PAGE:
Planks are not only a core exercise but also a full-body one! They’re easy to modify and are a great addition to your routine. Planks target the deltoids, abdominal muscles, quadriceps, and erector spinae (stabilizes your spine).
- Get into a plank position with your hands directly under your shoulders.
- Make sure your hips aren’t sagging and engage your core ‒ your spine should be neutral, not rounded and not arched.
- Envision your body in a straight line from head to toe.
- Hold this position for at least 20‒30 seconds.
Modification: Put your knees down on the ground so that you are in a diagonal line from your shoulders to your hips. You’ll still feel the burn!
Advanced: Do five shoulder taps on each side, being careful not to rock your hips from side to side.
Push-ups are a foundational full-body exercise and are key to upper-body strength. Push-ups work the pectorals, anterior deltoids, and triceps.
- Get into the high plank position with your hands set slightly wider than your shoulders.
- Keeping your body straight and looking straight ahead, roll your shoulders down and back.
- Bend your elbows and lower yourself, keeping your elbows at a 45-degree angle, until your chest touches the ground.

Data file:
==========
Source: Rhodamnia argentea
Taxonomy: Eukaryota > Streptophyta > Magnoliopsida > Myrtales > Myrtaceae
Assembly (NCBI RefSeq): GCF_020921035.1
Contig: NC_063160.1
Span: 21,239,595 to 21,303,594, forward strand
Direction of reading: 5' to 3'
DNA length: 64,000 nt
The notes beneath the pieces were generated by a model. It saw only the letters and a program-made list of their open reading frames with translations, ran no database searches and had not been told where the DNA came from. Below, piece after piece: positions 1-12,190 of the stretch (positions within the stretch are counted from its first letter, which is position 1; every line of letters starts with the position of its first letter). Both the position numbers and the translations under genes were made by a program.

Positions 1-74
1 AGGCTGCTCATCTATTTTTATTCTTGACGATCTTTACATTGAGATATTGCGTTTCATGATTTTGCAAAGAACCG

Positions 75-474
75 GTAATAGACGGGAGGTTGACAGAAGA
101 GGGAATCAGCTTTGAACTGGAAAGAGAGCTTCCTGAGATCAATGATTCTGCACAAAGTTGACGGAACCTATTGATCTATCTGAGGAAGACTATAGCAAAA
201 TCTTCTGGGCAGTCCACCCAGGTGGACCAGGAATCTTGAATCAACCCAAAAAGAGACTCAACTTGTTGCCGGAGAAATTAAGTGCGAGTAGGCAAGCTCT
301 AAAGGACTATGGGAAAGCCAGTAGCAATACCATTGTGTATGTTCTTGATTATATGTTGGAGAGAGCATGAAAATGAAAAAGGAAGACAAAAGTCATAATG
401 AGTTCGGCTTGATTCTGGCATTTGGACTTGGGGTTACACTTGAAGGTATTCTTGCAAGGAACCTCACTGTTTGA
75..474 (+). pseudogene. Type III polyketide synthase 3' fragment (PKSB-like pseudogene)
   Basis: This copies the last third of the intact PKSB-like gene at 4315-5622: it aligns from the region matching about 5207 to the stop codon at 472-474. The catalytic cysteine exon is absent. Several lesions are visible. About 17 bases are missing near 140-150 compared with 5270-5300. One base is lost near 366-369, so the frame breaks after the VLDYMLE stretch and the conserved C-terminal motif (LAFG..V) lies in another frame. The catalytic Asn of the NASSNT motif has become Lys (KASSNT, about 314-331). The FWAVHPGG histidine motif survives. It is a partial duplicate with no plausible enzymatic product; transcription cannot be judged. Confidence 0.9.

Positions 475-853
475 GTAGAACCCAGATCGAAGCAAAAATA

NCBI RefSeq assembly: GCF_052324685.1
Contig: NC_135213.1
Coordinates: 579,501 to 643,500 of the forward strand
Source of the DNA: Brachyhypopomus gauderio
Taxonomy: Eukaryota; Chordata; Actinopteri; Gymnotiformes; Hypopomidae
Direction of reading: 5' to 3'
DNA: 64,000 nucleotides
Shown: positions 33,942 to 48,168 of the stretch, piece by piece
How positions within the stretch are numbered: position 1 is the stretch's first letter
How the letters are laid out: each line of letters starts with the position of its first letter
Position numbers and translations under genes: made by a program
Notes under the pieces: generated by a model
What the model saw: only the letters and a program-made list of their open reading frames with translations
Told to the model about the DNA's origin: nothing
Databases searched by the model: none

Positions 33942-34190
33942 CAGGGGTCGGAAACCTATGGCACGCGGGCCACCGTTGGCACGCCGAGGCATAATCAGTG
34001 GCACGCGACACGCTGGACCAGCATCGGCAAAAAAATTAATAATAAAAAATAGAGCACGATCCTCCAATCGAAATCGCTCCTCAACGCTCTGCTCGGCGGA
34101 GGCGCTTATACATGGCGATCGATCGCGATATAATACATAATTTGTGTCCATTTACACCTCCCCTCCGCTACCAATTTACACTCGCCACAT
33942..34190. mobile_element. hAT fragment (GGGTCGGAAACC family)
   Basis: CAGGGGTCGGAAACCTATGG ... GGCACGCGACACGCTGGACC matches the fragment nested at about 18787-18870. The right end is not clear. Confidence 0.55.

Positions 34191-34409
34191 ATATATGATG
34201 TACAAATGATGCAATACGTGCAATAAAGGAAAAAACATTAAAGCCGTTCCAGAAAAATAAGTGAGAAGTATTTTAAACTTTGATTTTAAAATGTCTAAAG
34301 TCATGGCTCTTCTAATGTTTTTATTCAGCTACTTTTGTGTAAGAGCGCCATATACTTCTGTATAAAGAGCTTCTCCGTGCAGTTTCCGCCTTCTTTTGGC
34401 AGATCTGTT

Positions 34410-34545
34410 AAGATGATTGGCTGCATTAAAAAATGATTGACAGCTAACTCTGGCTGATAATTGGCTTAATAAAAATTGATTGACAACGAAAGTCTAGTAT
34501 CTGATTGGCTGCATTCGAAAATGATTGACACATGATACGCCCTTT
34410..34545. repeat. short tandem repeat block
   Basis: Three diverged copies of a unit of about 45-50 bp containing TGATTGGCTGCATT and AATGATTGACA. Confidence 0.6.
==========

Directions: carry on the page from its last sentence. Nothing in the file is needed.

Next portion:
- Push back up to starting position, making sure to bring your whole body up with you at once.
Modification: Push-ups are just as effective when done from your knees, keeping the same upper body position and alignment as if you took the plank modification.
Advanced: Try triceps push-ups by bringing your hands closer together, underneath your shoulders, and keeping your elbows and triceps tight to the body as you lower yourself and push back up.
Rows can mimic the movement of grabbing a heavy object from an arm’s length away or lifting something out of the car or up from the ground. Rows work the rhomboids, trapezius, biceps, and latissimi dorsi.
- Attach a resistance band to an anchor slightly above your head and then step back, holding the band with both hands until it’s taught but not stretched.
- Keep your knees slightly bent with your feet directly beneath you, hips square, chest up, shoulders rolled down and back.
- Pull the band, bringing your elbows directly behind you; pause for one second, then release slowly back to starting position.
Modification: Sit in a chair or on the floor while performing this motion, making sure that the band isn’t anchored too high above you.
Advanced: Try a standing row using dumbbells. With your feet hip-width apart and a dumbbell in either hand, hinge your hips forward while also bending your knees so that your chest is parallel to the floor and you’re sitting back in your hips. With your palms facing each other, row each dumbbell up to your ribs and then slowly lower it.
Stair injuries are common among every age group, and more than a million Americans injure themselves on the stairs each year. Step-ups strengthen the muscles used to climb stairs and work the quadriceps, glutes, and hamstrings.